(Citizen Free Press) – On Wednesday, Kamala Harris became the 49th vice president of the United States, the first woman, the first black woman and the first person from South Asia to hold that position.
Since Harris announced his presidential candidacy in early 2019, he has met with rejection and reservations from progressives in the country due to his record of law enforcement. People on the right see it as on the left. Some on the left don’t see it as progressive enough. She is, on some levels, a work in progress and will certainly not live up to some people’s expectations. But as your biographer, I am here to tell you that Kamala Harris is much more than meets the eye.
When she became California’s attorney general in early 2011, Kamala Harris made it clear that she had big plans for her. Harris announced that former US Secretaries of State Warren Christopher and George Shultz would co-chair the team that would lead his transition to an office without a discernible foreign policy portfolio. It was too easy for me, then a political columnist for the Sacramento Bee, to be sarcastic. I wrote that Harris was aiming for a higher office or would have “the best foreign policy of any attorney general in the United States.”
He was right that Harris was a woman in a hurry. But what she didn’t know then, and what I’ve learned since writing her bio, is that she knew the virtue of staying out of the limelight and avoiding inopportune takeovers that could undermine her purpose.
Perhaps most importantly, I discovered that you are willing to take time out of your busy schedule to perform acts of empathy, even when you gain nothing from that act. While writing his biography, I found examples of his character and style abounded.
Focusing on those in need
In 2016, when Harris was running for Senate and Donald Trump was running for president, the so-called Trump University had become the focus of lawsuits from the New York attorney general and private attorneys representing students who claimed to have been victims. fraud.
Harris’s opponent, Loretta Sánchez, a fellow Democrat who was then a member of Congress, criticized Harris for not suing the Trump school, saying her reluctance could have been tied to $ 6,000 in campaign donations she received from Trump early in his tenure as a California prosecutor.
Perhaps Harris could have joined the New York attorney general’s lawsuit against Trump. He definitely would have scored points with California voters, given his low opinion of Trump.
But he refused to sue Trump University, and there were strong reasons for that decision. One of Harris’s former advisers as attorney general who participated in the decision-making told me that relatively few Californians were victims of the Trump University scam. People who fell in love with Trump’s bragging ran out of money but were not destitute. And the resources are finite.Instead, under Harris, the state sued Corinthian Colleges, Inc., a California-based corporation that affected many more people in the state. In its lawsuit, the state alleged that Corinthian, which operates under various names, advertised heavily on daytime television, targeting people who had “low self-esteem.” The state alleged that many Corinthian students received low-value degrees and were left with huge student loan debt. The state ultimately won a $ 1.1 billion judgment against the company and lobbied for the debt accumulated by Corinthian students to be forgiven. Instead of the headlines that a Trump lawsuit would have given him, he focused on the mass of California students in need.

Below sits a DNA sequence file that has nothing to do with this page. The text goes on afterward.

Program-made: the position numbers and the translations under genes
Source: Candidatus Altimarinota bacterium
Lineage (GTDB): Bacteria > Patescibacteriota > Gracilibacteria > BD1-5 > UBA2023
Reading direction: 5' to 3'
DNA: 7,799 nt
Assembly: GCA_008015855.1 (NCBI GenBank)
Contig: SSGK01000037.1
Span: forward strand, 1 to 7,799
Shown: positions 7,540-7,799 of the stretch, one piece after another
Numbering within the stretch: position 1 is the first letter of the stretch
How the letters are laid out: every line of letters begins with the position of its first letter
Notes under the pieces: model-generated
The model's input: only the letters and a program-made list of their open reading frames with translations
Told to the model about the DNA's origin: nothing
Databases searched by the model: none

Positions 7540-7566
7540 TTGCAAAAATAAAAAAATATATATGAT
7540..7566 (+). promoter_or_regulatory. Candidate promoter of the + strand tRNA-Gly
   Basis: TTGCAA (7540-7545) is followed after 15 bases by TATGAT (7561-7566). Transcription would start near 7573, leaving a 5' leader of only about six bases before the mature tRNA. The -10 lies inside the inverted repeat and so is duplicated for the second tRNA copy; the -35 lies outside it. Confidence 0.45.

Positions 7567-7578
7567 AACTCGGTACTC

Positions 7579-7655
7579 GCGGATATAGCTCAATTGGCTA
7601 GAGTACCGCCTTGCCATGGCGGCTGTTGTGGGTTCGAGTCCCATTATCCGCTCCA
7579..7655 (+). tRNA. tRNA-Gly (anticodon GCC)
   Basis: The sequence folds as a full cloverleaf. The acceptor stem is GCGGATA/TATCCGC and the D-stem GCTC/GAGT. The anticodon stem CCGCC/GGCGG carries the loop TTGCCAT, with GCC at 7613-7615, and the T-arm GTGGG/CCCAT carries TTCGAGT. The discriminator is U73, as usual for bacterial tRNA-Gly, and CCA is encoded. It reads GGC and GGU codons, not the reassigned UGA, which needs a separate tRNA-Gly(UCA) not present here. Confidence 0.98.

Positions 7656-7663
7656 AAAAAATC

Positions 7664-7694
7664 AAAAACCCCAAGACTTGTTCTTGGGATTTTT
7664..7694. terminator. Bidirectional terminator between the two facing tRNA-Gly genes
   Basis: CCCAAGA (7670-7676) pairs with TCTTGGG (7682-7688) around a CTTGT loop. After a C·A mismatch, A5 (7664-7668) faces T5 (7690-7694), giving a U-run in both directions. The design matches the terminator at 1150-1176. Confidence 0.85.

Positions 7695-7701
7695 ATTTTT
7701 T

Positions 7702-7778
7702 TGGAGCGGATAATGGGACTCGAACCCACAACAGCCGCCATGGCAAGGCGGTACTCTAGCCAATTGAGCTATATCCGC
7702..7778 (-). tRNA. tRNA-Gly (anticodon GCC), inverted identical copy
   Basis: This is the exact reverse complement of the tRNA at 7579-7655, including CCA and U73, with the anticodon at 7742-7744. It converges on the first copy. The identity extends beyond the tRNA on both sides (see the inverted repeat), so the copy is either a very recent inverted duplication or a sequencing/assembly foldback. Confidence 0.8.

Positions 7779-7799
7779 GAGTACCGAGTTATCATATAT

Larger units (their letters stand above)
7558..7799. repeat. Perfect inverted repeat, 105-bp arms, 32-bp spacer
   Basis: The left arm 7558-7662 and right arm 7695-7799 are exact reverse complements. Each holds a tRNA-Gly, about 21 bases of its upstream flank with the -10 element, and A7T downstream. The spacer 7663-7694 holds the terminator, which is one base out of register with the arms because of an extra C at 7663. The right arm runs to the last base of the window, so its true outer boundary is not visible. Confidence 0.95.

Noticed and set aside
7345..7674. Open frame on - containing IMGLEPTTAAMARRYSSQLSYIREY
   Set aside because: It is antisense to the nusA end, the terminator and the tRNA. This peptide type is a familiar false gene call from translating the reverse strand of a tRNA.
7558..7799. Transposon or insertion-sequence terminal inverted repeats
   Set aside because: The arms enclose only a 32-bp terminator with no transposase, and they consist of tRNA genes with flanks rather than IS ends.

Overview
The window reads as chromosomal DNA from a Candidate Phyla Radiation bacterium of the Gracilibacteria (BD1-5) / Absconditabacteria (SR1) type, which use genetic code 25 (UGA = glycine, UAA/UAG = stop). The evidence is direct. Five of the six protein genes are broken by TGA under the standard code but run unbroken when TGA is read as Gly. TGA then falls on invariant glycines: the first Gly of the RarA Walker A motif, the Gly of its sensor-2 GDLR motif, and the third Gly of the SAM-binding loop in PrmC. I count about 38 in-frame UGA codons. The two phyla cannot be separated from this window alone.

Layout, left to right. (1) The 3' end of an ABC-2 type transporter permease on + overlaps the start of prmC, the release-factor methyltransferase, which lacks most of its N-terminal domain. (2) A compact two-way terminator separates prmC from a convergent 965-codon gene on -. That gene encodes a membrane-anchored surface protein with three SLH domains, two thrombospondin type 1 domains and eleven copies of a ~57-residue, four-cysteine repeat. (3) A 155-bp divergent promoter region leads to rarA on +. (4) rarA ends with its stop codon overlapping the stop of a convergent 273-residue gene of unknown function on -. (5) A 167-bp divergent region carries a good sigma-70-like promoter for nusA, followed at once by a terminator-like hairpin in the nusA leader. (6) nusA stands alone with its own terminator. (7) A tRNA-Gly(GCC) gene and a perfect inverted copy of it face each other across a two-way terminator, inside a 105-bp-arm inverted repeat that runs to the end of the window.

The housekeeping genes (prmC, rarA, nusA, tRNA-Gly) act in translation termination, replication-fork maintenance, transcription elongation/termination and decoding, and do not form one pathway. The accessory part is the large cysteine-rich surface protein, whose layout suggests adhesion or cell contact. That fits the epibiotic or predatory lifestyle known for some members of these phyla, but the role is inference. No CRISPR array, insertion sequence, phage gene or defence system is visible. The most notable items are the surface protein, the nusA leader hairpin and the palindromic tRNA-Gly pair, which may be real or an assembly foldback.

Leading with humanity
Harris can be tough on her staff and tough when, as a US senator, she questioned Trump administration officials and nominees. But what I also discovered is that when there were no cameras, it showed a more human side.
Matthew Davis, a friend from law school, recalled calling Harris, then a San Francisco district attorney, to encourage her to write a note to an elderly woman, Naomi Gray, who was nearing the end of her life. in a nursing home. Gray had supported Harris and was delighted that she had won the seat. Harris had a better idea. He stopped what he was doing, went to the nursing home and spent 20 minutes holding the woman’s hand and comforting her. The woman died a few days later.
I found many other examples like that, including the moment, days before the 2018 by-elections, when Harris learned that one of his advisers, Tyrone Gayle, was about to die from colon cancer. He put his political duties on hold and took a flight from Washington to New York, so he could hold his hand one last time.
Vice President Harris has a track record of winning, being strategic, and watching for the award. Perhaps most important of all, he has a heart. She shares that attribute with President Biden. For the nation to rebound from the division of the past four years and the weeks since November 3, having a vice president who combines toughness and determination with empathy should give us cause for hope.
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